The period setting and often beautiful locations add greatly to the overall effect. Hanging Rock is located in Victoria, but many other scenes were shot in the Adelaide Hills of South Australia and also the picturesque town of Strathalbyn (a mere half-hour's drive from yours truly's hometown of Murray Bridge) which to this day retains much of the aesthetic appeal of its early settlement heritage, but I digress. Also adding greatly to the atmosphere is the often haunting score, dominated by an eerie and beautiful wind instrument, perfectly suited to the natural surroundings and the mysterious quality of the central narrative locale. Truly spellbinding.
Though it contains nothing much to appeal to gore-hounds, Picnic at Hanging Rock has at least one foot firmly planted in the horror genre, and many seasoned genre fans will find much to appreciate.
The varied characters are well-drawn, telling us a story in themselves, often reaching a satisfying resolution of conflict, for better or worse.
Just don't expect a bunch of straightforward answers concerning the incidents at Hanging Rock. It's in exploring the mysterious where Picnic truly shines.
Picnic at hanging Rock opens on the serenity and excitement of
Appleyard College, an all-girls school on St Valentine's day in 1900.
As the girls run around, celebrating the day, it is announced that
there is to be a trip to hanging rock, a local geological site where
millions of years previous, a volcanic eruption formed a very
distinctive cluster of rocks, containing many hidden cracks, and
passageways to explore. The film is based on the true story of four
girls who break away from the titles picnic group to take a closer look
at hanging rock. They venture into the labyrinthine rock formations.
Only one of the four return, dazed and confused, having no memory of
what happened. One of their teachers had earlier gone looking for the
foursome and still not returned.
What happens after this is the obvious search and rescue routine. The spread of the story also has an effect on the school, which begins to fail financially, and the head mistress turns to drink. In these searches only one girl is ever found. She also has no memory of what happened. I'm trying not to go into too many details of the narrative itself, as I feel that it is pretty self explanatory from a small synopsis. What is incredible, and distinctive about the film is its visual beauty. This is not to say that the story is not good. It is a story of loss and the effects this has on the people involved and surrounding the incident. Much like the effects that the death of Laura Palmer had on the population of Twin Peaks.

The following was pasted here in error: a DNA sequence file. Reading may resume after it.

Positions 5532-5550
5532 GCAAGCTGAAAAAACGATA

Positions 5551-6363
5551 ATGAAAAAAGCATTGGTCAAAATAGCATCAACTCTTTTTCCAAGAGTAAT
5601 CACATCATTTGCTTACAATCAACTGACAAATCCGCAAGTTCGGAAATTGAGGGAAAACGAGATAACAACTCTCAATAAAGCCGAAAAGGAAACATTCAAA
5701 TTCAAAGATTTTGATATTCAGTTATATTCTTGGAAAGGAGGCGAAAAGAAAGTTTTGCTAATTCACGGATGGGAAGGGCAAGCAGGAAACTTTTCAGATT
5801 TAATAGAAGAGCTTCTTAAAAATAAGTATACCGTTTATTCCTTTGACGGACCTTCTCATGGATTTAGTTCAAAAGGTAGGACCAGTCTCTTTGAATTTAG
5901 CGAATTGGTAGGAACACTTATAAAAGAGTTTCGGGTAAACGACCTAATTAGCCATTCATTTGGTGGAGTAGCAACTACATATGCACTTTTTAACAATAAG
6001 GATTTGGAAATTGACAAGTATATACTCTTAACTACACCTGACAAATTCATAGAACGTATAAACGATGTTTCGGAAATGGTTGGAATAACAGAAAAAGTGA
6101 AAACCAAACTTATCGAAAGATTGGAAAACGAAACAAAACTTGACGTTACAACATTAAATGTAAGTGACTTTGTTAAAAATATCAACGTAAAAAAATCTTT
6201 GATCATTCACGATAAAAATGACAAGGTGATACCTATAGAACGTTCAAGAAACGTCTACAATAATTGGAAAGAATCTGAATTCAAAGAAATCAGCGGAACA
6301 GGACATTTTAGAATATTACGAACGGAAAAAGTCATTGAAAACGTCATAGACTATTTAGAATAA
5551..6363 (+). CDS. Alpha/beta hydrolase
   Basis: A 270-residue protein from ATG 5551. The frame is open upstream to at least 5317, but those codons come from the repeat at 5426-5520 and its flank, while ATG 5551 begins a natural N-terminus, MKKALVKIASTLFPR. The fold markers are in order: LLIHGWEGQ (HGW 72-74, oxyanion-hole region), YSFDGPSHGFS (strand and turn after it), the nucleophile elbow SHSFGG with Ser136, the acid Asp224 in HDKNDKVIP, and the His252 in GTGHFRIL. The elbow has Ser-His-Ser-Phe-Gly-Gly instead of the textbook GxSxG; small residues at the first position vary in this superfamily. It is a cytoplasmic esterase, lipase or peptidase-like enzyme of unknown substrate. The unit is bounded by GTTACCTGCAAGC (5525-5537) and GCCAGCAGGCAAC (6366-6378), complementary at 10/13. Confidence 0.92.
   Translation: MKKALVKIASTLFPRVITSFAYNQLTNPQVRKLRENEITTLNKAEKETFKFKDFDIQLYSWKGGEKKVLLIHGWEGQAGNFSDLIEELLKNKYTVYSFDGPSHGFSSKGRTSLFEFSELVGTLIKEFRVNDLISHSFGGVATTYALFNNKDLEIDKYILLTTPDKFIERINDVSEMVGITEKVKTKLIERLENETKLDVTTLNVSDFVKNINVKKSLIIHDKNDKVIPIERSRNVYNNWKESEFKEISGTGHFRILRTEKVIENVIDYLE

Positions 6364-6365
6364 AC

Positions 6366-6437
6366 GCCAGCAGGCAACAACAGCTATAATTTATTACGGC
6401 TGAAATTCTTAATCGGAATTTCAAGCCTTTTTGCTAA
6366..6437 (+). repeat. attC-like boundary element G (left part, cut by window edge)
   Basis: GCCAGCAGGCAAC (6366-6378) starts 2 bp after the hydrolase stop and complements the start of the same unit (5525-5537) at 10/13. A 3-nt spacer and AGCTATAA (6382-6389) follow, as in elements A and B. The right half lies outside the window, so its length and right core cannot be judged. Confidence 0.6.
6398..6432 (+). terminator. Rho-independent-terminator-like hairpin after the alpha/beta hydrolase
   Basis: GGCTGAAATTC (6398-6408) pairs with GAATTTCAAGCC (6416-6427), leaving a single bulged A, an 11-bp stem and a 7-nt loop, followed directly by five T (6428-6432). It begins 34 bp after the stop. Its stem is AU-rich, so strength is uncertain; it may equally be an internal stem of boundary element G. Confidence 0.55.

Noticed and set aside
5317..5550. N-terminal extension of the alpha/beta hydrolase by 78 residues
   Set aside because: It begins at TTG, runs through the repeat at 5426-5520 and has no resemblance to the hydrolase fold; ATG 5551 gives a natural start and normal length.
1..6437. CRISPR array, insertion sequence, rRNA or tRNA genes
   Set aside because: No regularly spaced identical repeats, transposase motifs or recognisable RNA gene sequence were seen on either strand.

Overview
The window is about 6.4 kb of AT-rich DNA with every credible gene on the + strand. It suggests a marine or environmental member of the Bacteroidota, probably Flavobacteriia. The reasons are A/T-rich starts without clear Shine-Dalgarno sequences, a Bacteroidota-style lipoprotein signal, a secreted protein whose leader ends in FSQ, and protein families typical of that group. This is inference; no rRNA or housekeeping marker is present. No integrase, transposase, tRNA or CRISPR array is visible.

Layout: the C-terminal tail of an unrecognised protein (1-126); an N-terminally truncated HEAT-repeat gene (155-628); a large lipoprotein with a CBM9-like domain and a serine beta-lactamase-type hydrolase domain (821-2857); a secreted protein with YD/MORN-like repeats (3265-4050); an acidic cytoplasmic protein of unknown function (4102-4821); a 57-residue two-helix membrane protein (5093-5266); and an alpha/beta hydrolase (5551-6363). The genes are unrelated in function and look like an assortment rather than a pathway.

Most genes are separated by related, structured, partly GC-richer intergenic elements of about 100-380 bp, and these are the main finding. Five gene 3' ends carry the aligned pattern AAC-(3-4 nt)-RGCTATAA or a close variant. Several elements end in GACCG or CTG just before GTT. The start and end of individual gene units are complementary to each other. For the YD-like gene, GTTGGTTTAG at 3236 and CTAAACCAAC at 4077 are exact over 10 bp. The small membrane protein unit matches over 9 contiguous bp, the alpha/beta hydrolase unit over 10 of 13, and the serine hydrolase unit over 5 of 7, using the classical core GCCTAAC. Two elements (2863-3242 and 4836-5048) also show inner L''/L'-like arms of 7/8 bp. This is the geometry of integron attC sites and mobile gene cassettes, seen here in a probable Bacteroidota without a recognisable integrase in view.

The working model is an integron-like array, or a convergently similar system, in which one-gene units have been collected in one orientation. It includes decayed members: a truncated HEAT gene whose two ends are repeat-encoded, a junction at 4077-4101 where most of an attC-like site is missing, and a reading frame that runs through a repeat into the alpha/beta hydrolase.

This was Peter Weirs second feature film after the excellent pseudo- exploitation movie The Cars That Ate Paris. It is a piece of cinema that displays great direction, and an ability to work with actors. This is completely founded by Weirs subsequent work. This film also opened him up to American offers, as it was viewed as a prestige picture, more than likely viewed in the same vein as British costume dramas are in Hollywood. It also opened up Australia as a significant contender in the world cinema market.
The opening half of the film, particularly the scenes around the rock have an ethereal quality. This is exacerbated by a sound design that creates an unnerving atmosphere. The various sounds of wind reverberating through rocks, crevices and trees portray an impending sense of doom. The visuals also stunning here complimenting the sound design and incredible musical score. The visuals have a hazy, dream-like quality in these scenes. Cinematographer, Russell Boyd did clearly do a good job, even in the eyes of Weir, as they collaborated on much of his subsequent work.
Two of the four girls and the teacher who went searching for them were never found (and still their disappearance is a mystery). I like this kind of ambiguity. It is a natural element of life, and a narrative form that should be utilised more often. I thoroughly enjoyed the piece, and found its visual beauty illuminating.
A profound mystery hangs over this story. Yet, the film's theme is
crystal clear. "Picnic At Hanging Rock" presents viewers with a
scathing indictment of phony Victorian values.
Set in Australia in the year 1900, the film tells the fictional story of a group of young girls who journey to a local natural attraction, a rugged volcanic mountain, with its big rocks, lush vegetation, strange birds, insects, and small reptiles. The planned one-day outing is to be a pleasant diversion from the girls' cloistered lives at a boarding school, lorded over by Mrs. Appleyard (Rachel Roberts), a dreadful woman with an authoritarian attitude and a stiff, beehive-like hairdo, who tries to pump Victorian values into the girls.
Director Peter Weir really lays it on thick, with those horridly starchy clothes, rigid rules, ascetic lifestyle, underlain by the school's puritanical philosophy. If some of the plot segments at the boarding school had been excised, the plot would have moved faster. And that unctuous narrow-mindedness would still have come through. Also, the girls, being roughly the same age and dressed almost alike, are hard to differentiate.
Despite these complaints, the film exudes a wonderful aura of mystery, at least at Hanging Rock itself. Four of the girls go off on their own for a little adventure. Up through the jagged rocks they climb. Only one returns. What happened to the others? Naturally, with everyone at the school so accustomed to programmed behavior and rigid order, conflict and chaos ensue.
This is a film that encourages the viewer to think. On the mountain, one of the girls who goes missing blurts out to no one in particular: "A surprising number of human beings are without purpose, though it is probable that they are performing some function unknown to themselves". It's like she's part of the mountain itself. Strange. Unsettling.
Events at Hanging Rock lead to an unfathomable mystery. Alternate explanations can be suggested, but none are really satisfying. We come to a dead-end, wherein logic fails. And that's what makes this film so very, very intriguing.